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I need to configure my Fluent NHibernate / ASP.NET MVC 2 application to use a single connection/connection string for each user. This is because:

  1. There are multiple databases, all with the same schema, that the user can choose to log into.
  2. The legacy application, with which this ASP.NET app works in tandem, is based on the DB vendor's platform and therefore insists on using DB user accounts.
  3. Trying to convince the DBA to provide a single do-everything user account would be even more painful and time consuming than just figuring out how to make it work.

I feel I have to explain my reasons in order to avoid several "Don't do that" answers.

So anyway, I first set everything up the normal, correct way with a single connection string. I used an LLBLGen-created SessionManager to create a SessionFactory. The SessionFactory gets created and stored during Application_Start(). I also have an IHttpModule that binds the NHibernate session to the current session context. (I forget whose website I got that from).

What I now want to do is have the users arrive at a login page. They will choose their database and enter a username and password. The application will create a database connection, store it in the user's session, and NHibernate will pick up that database connection and use it.

Any tips about doing this in general would be very helpful, but really I need to just get over the initial hurdles: If I remove the DB connection info from the SessionFactory configuration, it complains and throws an exception. If I don't remove the DB connection info from the SessionFactory configuration, it seems to use that connection string even when provided a different connection using OpenSession(IDbConnection). Also, now that I don't even want NHibernate to do anything until the user has logged in, I feel like my IHttpModule may be causing some of these problems.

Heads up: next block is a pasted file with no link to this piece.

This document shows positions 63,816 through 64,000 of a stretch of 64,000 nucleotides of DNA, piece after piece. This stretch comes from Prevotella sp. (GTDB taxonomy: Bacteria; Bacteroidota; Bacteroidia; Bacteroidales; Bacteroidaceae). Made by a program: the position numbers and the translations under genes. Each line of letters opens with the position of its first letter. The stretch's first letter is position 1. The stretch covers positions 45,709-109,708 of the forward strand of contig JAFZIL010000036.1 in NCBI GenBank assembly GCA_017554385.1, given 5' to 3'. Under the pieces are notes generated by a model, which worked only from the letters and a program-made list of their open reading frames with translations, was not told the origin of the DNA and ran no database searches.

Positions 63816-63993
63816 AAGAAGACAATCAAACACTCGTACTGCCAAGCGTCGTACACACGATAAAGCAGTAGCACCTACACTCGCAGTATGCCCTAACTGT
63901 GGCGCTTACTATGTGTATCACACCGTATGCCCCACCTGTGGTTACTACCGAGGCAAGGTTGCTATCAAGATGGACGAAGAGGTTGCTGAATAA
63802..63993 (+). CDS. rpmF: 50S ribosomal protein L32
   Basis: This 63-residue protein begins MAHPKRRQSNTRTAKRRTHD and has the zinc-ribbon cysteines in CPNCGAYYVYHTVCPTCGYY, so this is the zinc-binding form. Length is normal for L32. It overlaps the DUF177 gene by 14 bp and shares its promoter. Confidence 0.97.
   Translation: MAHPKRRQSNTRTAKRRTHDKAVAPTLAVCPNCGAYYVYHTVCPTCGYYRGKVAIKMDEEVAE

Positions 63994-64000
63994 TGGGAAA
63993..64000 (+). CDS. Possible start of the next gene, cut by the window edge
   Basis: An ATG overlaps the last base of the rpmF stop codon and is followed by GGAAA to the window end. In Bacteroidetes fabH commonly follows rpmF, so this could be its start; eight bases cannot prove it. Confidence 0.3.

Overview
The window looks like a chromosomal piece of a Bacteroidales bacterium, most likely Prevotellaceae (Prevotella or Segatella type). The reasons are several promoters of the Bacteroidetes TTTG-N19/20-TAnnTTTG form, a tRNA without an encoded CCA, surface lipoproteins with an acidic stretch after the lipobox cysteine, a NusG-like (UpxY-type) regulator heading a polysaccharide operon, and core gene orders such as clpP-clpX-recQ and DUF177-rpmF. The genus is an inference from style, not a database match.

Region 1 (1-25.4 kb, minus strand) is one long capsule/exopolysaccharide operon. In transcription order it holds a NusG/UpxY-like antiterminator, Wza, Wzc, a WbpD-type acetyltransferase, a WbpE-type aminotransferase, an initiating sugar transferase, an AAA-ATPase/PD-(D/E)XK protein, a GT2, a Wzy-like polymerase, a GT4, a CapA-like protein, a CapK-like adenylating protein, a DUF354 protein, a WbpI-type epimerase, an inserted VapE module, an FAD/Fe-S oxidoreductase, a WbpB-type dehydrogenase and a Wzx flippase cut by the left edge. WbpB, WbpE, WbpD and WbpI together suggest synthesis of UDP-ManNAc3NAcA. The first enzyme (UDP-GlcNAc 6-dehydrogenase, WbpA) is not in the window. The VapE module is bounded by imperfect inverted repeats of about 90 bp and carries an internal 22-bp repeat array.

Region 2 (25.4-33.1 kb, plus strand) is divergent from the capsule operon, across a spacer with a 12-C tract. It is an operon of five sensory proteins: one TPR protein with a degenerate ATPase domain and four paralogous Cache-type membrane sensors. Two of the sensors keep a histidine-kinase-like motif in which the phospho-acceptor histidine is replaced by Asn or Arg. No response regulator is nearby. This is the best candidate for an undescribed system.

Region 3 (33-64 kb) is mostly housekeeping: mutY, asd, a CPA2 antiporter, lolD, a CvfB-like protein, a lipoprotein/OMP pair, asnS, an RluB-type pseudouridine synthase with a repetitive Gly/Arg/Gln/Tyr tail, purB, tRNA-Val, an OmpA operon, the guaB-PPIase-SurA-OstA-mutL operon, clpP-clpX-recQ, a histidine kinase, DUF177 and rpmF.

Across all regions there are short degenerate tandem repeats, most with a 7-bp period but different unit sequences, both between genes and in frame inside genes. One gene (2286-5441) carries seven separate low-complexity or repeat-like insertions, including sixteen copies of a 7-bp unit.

Apologies if this sounds more like an incoherent rant than a question; I've just been banging my head against the wall for a while now. Any and all suggestions on best practices (other than "Use one connection string, idiot!") are appreciated.

share|improve this question
    
My don't do that answer would be (besides getting a new DBA): don't store a connection object (or any object with memory footprint or disposable object) in the session. Your solution sounds very complex for this problem. – Paco Dec 7 '10 at 19:38
    
What about storing SessionFactorys in the session? I know they're fairly expensive to create, but am I asking for trouble by creating and storing one in the session when the user logs in? – Joel Wietelmann Dec 8 '10 at 14:58
    
Storing the sessionfactory in the session saves you the effort of manually managing the ado.net connection pool, overriding opening and closing connections, but it sounds easier to hard code a dictionary of usernames and sessionfactories in a singleton. – Paco Dec 8 '10 at 19:51

Have you seen http://www.codeproject.com/KB/aspnet/NHibernateMultipleDBs.aspx? It doesn't explain how to do this with Fluent, rather straight NHibernate, but I would think it would be a good starting point.

share|improve this answer
    
I've seen it, but it doesn't help: "Create a separate config file for each database, put them all into a central config folder, and then reference them from the web/app.config" – Joel Wietelmann Dec 8 '10 at 15:00
    
Well, I would translate that into creating multiple fluent configs, which create multiple session factories. – Matthew Talbert Dec 8 '10 at 15:09
    
I just read it briefly, but I thought the part most applicable to you was the hash of unique strings stored in the session, that referenced which session factory to use to create the session. I thought that could easily be adapted to your needs. – Matthew Talbert Dec 8 '10 at 15:11
    
Yeah, I tried to edit that after I read some more, but apparently I missed the 5 minute timer. I actually have already modified my code so that each user gets his/her own SessionFactory upon login. Except I'm storing it in the HTTP session, not HttpRuntime.Cache. I imagine that you or someone else will explain to me why this is a bad idea; I haven't messed with this sort of thing in a while. – Joel Wietelmann Dec 8 '10 at 15:18
    
Honestly I don't know where the SessionFactory should be stored. My recommendation, though, would be to create a finite number of session factories, which are created at the beginning of the program (similar to how the nhibernate session per request code works). Then, store only a string in each user's session that tells you which session factory to use for their request. – Matthew Talbert Dec 8 '10 at 18:54

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